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March 05, 1942 - Image 4

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The Michigan Daily, 1942-03-05

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.( 'P tC t It Mt L

Washington Merry-Go-Round

Edited and managed by students of the University of
Michigan under the authority of the Board in Control
of Student Publications.
Published every morning except Monday during the
University year and Summer Session.
Member of the Associated Press
The Associated Press is exclusively entitled to the
use for republication of all news dispatches credited to
it or not otherwise credited in this newspaper. All rights
of republication of all other matters herein also
Entered at the Post Office at Ann Arbor, Michigan, as
second class mail matter.
Subscriptions during the regular school year by car-
rier $4.00, by mail $5.00.
National Advertisinig Service, Inc.
College Publishers Representative
Member, Associated Collegiate Press, 1941-42
Editorial Staff

Emile Gel .
Alvin Dann
David Lachenbruch
Jay McCormick
Gerald E. Burns
Hal Wilson
Arthur Hill
Janet Hooker,
Grace Miller
Virginia Mitchell
Daniel H. Huyett
James B. Collins
Louise Carpenter
Evelyn Wright

. . . Managing Editor
. . .Editorial Director
. . . . City Editor
. . . Associate Editor
Associate Editor
. . . Sports Editor
Assistant Sports Editor
. . . Women's Editor
. Assistant Women's Editor
. . . Exchange Editor

Business Stafffa
* * Business Manager
. Associate Business Manager
. Women's Advertising Manager
. Women's Business- Manager

The editorials published in The Michigan
Daily are written by members of The Daily
staff and represent the views of the writers
Sacrifice Needed
To Gain Victory . .
T HE MOVE to rid strategic military
areas on the west coast of thei
alien populations struck an unexpected snag
recently when, although everyone agreed that
aliens ought to be removed from., the areas, no
one could agree on just where these transients
should be sent.
Loudest squawks came from the governors
of the several states into which it was proposed
that the aliens be moved. Granting that there
is some ground for protest - what person would
like to have the responsibility of watching over
a few thousand enemy aliens? - it must at
the same time be realized that this attitude of
protest is one which may well be expanded until
everyone is trying to argue his way out of an add-.
ed hardship instead of accepting the additional
responsibility which must come to us all if we
are to win the war,
ITEUT. COL. L. A. CODD, executive vice-presi-
dent of the Army Ordnance Association, re-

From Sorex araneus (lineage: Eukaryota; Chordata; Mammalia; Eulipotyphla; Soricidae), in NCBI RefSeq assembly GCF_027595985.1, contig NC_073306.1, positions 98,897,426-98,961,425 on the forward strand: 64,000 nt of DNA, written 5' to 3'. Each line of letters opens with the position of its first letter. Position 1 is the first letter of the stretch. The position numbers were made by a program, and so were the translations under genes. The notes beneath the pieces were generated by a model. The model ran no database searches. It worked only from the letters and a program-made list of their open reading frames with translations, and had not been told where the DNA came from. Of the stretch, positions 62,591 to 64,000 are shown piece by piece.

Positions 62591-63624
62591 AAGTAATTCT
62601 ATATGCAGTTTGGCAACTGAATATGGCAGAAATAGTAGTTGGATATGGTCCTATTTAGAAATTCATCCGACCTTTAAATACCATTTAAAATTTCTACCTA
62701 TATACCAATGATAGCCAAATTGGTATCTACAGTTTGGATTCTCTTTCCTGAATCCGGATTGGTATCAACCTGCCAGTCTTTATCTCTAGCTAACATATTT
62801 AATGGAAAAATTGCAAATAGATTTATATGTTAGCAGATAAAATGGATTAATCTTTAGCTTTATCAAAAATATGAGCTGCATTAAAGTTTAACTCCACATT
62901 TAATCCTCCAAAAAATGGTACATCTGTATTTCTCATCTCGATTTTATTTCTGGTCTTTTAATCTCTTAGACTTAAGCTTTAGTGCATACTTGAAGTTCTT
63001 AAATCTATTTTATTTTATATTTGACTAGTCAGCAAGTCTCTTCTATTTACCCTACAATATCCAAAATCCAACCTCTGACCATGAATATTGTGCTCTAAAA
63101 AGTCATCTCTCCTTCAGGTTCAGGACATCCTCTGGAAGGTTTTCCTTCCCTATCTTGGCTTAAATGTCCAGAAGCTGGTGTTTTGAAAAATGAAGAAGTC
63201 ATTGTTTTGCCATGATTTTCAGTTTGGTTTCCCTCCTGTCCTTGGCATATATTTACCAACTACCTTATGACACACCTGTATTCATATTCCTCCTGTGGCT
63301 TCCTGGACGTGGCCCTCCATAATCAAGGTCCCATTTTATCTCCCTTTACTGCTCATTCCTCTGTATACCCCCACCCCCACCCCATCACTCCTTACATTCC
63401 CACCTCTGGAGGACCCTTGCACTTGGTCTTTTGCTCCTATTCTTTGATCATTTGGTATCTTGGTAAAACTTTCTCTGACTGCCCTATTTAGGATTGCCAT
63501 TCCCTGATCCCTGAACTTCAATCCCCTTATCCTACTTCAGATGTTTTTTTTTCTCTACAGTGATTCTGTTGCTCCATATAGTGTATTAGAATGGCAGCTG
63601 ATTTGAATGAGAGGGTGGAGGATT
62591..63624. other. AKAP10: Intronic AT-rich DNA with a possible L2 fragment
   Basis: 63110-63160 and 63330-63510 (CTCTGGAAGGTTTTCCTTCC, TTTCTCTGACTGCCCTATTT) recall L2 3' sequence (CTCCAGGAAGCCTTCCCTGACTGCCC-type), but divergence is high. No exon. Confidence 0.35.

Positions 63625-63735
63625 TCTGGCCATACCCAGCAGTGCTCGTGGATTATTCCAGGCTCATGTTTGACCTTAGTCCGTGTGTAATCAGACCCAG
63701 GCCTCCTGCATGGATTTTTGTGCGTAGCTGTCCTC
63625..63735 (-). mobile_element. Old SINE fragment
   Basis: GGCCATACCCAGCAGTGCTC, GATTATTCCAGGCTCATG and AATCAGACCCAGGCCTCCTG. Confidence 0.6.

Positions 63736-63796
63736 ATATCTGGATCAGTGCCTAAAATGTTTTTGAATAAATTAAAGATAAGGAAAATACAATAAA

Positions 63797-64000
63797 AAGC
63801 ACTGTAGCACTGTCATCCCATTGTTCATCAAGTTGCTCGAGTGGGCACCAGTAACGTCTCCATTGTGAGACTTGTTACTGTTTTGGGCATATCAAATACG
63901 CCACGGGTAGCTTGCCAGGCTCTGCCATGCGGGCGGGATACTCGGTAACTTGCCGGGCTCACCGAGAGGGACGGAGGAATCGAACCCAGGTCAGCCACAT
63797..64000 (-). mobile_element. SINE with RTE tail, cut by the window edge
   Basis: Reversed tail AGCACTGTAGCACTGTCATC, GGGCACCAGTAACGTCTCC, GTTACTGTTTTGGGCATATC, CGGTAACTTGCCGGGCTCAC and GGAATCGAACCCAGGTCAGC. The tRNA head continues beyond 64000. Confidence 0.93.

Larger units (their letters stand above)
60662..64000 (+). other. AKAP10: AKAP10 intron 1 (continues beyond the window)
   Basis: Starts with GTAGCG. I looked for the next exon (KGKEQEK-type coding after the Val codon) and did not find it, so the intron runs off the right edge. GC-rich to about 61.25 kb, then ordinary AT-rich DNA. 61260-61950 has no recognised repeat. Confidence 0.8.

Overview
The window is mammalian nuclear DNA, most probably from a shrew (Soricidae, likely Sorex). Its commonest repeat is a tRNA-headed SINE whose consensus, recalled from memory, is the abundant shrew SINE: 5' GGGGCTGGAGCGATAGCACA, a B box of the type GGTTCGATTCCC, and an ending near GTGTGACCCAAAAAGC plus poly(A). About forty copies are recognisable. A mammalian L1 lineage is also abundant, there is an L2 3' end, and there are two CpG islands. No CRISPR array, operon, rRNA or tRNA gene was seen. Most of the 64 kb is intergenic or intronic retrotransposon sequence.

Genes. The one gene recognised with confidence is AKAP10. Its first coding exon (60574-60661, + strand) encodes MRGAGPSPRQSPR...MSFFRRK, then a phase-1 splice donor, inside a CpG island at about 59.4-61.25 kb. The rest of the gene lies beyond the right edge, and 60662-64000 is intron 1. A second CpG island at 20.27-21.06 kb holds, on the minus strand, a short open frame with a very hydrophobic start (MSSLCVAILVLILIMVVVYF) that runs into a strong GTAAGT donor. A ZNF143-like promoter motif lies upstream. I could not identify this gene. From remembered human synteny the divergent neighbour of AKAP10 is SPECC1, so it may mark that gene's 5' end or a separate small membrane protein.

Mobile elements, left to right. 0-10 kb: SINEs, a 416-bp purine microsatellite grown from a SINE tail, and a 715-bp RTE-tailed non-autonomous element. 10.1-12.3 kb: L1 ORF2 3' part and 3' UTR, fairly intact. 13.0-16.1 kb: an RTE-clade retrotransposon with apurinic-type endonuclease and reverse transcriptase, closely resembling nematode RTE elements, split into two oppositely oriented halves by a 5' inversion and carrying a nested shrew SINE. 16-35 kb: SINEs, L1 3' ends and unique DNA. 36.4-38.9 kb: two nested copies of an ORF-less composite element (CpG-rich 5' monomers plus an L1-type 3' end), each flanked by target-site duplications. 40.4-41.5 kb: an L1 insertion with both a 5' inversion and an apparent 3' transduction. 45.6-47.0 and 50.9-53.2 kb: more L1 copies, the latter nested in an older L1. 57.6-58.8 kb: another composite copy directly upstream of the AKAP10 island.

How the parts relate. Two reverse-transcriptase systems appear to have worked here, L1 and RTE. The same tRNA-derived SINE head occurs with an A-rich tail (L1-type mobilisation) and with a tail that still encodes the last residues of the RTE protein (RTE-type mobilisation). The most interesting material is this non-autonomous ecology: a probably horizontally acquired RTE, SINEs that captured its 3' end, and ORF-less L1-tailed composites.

cently told local members of the Association
that "We cannot possibly hope to win the war
without suffering and sacrifice. And it will be
suffering the like of which Americans have never
before endured."
More people every day are coming to the real-
ization that far from being a pushover for the
United Nations, the war has every possibility,
yes, even probability, of lasting for several years,
and that it will tax every resource, material and
personnel at our command. There can no longer
be any doubt that this is not a "win-the-war-in-
your-spare-time" proposition; every man, woman
and child in the country will have to do his
part and perhaps even a bit more to bring peace
again as quickly as possible.
In view of these axioms, it seems incredible
that any real American would object to taking
on a little added responsibility to help our war
effort. And yet that is exactly what has hap-
pened on the west coast and may well occur
again when similar demands are made else-
PEARL HARBOR wasn't the kind of an alarm
one can shut off while turning over for five
minutes additional sleep. We have already lost
much valuable time because of our lethargy,
and, as the production lines phrase it, "Time
is Short!" The time has come when we must all
declare ourselves ready to make the necessary
sacrifices, to accept the necessary suffering, to
take on the added responsibilities.
It isn't a plea to the other fellow, the fellow
beside you in psych lecture or across from you
at the dinner table; it's a plea to you! The will
to sacrifice must be present not only in our
armed forces but in every person in the country
before these 48 states can truly be called United.
-Charles Thatcher
Propagauda Letters
And Campus Apathy.. ..
WAR, various groups in the country
have deplored the passive attitude taken by the
populace toward the fact that we must awake

WASHINGTON-Some pointed questions re-
garding rubber supplies to the big tire and rub-
ber companies have been prepared by the Tru-
man Committee to be fired at Jesse Jones and
Leon Henderson this week.
Among other things the committee will ask
whether it is true (1) that Goodyear, Good-
rich, Firestone and U.S. Rubber were permitted
to draw 26 per cent more rubber than normally
during the past year; (2) whether Montgomery
Ward stocked up with $60,000,000 worth of tires;
(3) whether big trucking firms have stocked up